On the other hand, some players rely on different suppliers that can be geographically close to the main assembly factory, thus minimizing the manufacturing impact. They also have organized themselves to work seven days a week.
As the Asia region begins to recover from the coronavirus pandemic, production is ramping back up. Some of the factories closed only for one to two weeks and then functioned at lower capacity, but functioned nevertheless.
Although there are restrictions for China to sell thermal cameras to US defense and government contractors, at Yole we believe the COVID-19 situation will still strengthen the Chinese thermal imaging industry both in terms of internal market demand and technological developments. Indeed, during 2019 the thermal imaging market grew slightly in general, but we have seen an important strengthening of some Chinese players such as IRAY Technologies and Hikvision.
As China was the first place where COVID-19 surged, the country quickly realized the benefits of thermal imaging technology facing the pandemic.
In 2019, they made a lot of progress in thermal imaging technologies and this effort will continue.
Moreover, China has fewer regulations and privacy concerns compared to Europe and USA that would prevent installing thermal cameras in public places.
This will prove beneficial for its domestic market.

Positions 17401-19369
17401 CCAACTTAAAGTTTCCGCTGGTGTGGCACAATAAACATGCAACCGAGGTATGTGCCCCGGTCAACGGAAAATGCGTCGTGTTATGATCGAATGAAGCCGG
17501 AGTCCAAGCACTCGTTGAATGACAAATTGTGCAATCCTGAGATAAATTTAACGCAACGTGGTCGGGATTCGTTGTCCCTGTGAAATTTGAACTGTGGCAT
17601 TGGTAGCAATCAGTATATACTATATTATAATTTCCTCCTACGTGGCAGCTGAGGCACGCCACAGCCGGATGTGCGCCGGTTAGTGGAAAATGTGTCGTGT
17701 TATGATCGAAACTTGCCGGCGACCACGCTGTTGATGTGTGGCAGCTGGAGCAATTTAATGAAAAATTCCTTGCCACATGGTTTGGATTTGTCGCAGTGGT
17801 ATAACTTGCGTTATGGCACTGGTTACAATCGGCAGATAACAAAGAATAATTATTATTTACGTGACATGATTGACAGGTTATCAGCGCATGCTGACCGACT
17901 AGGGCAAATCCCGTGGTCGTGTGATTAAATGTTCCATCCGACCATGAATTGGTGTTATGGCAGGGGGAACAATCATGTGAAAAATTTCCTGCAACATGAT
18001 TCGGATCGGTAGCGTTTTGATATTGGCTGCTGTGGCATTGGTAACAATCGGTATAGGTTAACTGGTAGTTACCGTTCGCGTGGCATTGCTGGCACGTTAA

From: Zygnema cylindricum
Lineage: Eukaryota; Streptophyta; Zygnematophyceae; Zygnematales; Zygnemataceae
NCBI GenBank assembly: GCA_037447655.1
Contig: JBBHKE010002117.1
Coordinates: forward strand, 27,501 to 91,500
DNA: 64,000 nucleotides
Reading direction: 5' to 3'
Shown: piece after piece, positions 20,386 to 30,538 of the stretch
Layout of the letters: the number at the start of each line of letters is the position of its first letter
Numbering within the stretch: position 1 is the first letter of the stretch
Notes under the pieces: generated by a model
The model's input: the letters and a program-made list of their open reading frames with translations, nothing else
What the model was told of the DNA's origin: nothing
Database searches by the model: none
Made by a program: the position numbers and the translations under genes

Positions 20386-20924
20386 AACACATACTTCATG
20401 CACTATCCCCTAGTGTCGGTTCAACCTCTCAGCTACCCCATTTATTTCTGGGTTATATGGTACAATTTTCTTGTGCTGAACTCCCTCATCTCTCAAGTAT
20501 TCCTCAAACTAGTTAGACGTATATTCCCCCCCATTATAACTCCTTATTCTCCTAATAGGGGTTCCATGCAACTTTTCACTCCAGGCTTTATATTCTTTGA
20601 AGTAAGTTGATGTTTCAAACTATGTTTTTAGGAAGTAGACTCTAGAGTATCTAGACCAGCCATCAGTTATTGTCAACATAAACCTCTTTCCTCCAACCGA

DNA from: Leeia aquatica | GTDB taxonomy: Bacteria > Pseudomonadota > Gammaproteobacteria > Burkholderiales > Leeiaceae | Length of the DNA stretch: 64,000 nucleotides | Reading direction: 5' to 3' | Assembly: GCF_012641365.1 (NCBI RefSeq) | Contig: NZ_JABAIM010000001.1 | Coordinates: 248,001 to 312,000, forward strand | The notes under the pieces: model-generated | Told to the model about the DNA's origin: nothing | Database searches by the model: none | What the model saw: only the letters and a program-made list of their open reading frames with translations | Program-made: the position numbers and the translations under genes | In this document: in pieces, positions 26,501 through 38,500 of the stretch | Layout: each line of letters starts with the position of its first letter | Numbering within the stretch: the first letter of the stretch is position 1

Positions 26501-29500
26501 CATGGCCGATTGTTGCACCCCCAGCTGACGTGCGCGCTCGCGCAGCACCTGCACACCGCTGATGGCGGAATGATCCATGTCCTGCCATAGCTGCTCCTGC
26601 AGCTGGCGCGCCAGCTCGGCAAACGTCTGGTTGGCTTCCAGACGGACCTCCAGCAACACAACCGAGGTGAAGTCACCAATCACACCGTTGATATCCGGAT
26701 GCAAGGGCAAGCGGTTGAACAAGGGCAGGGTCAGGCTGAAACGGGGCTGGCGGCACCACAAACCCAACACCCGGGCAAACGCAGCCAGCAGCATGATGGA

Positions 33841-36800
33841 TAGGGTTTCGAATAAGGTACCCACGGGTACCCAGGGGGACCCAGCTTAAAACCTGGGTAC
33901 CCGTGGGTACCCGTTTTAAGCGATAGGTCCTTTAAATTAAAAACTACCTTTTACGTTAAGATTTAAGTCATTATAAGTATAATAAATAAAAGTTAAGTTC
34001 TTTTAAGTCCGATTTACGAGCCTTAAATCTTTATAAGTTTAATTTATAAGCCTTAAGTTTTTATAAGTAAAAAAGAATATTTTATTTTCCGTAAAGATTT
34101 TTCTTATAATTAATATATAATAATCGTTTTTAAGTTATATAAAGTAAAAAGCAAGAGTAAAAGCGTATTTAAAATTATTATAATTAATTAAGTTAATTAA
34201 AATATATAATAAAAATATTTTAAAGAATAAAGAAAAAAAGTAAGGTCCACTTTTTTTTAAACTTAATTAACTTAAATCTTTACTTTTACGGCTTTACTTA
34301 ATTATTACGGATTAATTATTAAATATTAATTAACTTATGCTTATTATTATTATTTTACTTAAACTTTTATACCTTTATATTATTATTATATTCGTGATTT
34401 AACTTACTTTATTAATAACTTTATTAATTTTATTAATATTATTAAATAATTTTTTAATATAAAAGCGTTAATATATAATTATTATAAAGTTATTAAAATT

Yole believes China will continue to invest heavily in thermal imaging technology to be independent from external suppliers, to serve its large local market and to partake in this market’s global growth.
In the current context, Yole’s analysts explore a new hypothesis: what if a thermal imager gets inside every smartphone? What if a major smartphone maker, like Huawei, Oppo, Xiaomi, Samsung or Apple, introduces a phone with a temperature measurement option now?
Dimitrios Damianos asserted: “Naturally people are worried about COVID-19. It wouldn’t be outrageous to use something to measure their body temperature frequently, which happens to be constantly in or near their hands, namely their smartphone or their smartwatch”.
Domestically in China, 850 million people have smartphones and 60% of the Chinese population is equipped. It wouldn’t be an exaggeration if 10 million people, about 1%, could buy a smartphone with this added body temperature measurement functionality. This is a hypothesis where only people in China adopt such a smartphone, due to higher awareness.
The technology is here and the time is (probably) right. Some thermal detectors or imagers are tiny enough to be integrated into a mobile. And some smartphones already integrate one, albeit for another use case, more professional. What is needed is an accuracy better than 0.5°C, reliable electronics and processing to avoid false alarms, along with educating properly consumers on how to read and interpret the thermal images.
Of course, price must be low enough, in the range of a few US$. Cost would drop with volume production, benefiting from large wafer scale manufacturing capabilities on 8” or even 12” diameter wafers.
The COVID-19 pandemic is a health disaster but thermal imaging and sensing technology will certainly be, among others, one line of defense against this virus.